Ministry of Community Affairs, Youth and Sports explores options for the future of CAYS

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Sophy Broad and Debbie Ann Whittaker, MCAYS

Policy Officers Sophy Broad and Debbie Ann Whittaker recently completed a Strategic Assessment for the Project PSI-6: Explore Options for the Future of Children and Youth Services Foundation (CAYS). It has been approved by Cabinet, and they are now completing a more detailed analysis, which will be presented in an Outline Business Case.

Q1: Why does this project matter?

SB: The CAYS Foundation deals with children and youth who have been remanded or court-ordered into its care. These are our most vulnerable children and they are often voiceless, so we have an obligation to advocate on their behalf, invest in their future and provide the best services we can to support them.

DA: So many agencies touch these children’s lives. We want to ensure that they are collaborating in ways that are effective, so that the children can have a high quality service once they come in contact with the system.

Q2: You have successfully completed a Strategic Assessment and you are now working on an Outline Business Case. What was your experience like?

DA: Having this project and approach sanctioned by Cabinet allowed us to do research-based work. There are often a lot of criticisms about how the Civil Service makes decisions. However, this approach gave us the opportunity to strategically review and consider all options and to compare their advantages and disadvantages.

SB: This process gave us time to think strategically about where we are and where we need to be. It would be good to see it established and grounded more widely across the civil service.

Q3: Some people may question whether the Civil Service can be objective and ask the hard questions for these reports. Do you think you were able to do this?

SB: Yes. It was important to not have an agenda but to focus on really understanding and accurately capturing what is happening now, as opposed to what we thought was happening. We had to have lots of discussions and ask lots of questions not only amongst ourselves but with stakeholders too. And even though we have worked in the system for years and thought we knew the system, we found there were things we didn’t know and wouldn’t have known if we hadn’t undertaken this process.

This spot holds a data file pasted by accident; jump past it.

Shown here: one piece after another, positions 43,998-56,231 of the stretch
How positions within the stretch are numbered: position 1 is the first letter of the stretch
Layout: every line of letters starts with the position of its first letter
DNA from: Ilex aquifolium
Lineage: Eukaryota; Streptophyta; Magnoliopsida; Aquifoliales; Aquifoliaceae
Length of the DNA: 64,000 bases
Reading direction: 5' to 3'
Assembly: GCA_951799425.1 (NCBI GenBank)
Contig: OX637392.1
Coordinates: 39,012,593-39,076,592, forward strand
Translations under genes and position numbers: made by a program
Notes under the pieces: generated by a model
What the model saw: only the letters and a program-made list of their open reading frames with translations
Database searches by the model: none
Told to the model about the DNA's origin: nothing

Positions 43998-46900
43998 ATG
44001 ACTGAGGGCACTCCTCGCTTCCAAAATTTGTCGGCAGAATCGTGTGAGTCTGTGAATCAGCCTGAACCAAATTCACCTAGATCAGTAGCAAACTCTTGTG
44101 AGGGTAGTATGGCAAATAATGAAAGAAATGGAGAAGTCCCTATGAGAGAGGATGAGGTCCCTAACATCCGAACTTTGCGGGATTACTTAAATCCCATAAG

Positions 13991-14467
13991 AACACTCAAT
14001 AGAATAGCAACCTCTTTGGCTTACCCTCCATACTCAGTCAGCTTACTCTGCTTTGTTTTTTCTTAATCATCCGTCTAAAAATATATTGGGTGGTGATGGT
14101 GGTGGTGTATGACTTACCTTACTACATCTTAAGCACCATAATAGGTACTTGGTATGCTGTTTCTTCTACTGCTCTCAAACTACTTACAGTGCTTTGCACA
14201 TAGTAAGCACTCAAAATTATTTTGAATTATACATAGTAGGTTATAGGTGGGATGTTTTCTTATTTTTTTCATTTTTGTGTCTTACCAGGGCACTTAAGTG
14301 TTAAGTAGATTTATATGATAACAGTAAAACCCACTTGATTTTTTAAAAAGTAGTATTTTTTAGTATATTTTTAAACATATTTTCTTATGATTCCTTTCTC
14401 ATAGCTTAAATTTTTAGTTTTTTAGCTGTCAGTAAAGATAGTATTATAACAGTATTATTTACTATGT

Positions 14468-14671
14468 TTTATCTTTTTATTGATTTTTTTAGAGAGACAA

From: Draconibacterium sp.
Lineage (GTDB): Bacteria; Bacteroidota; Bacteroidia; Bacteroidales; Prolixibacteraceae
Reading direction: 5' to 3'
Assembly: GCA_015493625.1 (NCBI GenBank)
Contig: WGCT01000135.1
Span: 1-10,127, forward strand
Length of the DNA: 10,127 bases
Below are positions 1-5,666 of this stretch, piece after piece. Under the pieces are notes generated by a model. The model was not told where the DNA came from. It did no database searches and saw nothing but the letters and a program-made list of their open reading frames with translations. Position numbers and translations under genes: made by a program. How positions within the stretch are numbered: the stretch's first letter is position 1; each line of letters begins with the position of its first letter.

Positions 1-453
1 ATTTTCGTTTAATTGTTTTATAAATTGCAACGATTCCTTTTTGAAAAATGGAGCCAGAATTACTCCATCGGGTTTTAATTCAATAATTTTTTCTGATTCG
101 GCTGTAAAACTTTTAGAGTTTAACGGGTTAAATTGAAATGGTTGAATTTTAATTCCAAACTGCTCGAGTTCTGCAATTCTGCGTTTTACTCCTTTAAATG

Q4: An exercise like this can create a lot of anxieties for the people in the agencies that are being reviewed.  What was your experience?

DA: They were very receptive.  We went in with an open mind, seeking information and wanting to clarify and make sense of what was happening.  And we worked really hard to prepare our stakeholders.  We told them about the project in advance, so that when we contacted them, they were prepared.  Sometimes we can be so critical and negative that we take away from the good that is happening and we don’t give credit for it.  We tried to be balanced.

Q5: What is the most important thing you will take away from this experience?

SB: I take away that no person is an island. This Strategic Assessment is really the result of collaboration and, while we’re listed at the Business Case Writers, we couldn’t have done it without the expertise of those in our agencies and the support of the SRIU.

DA: For me this experience has reinforced the importance of carefully analyzing ideas and options in order to improve our decision-making processes.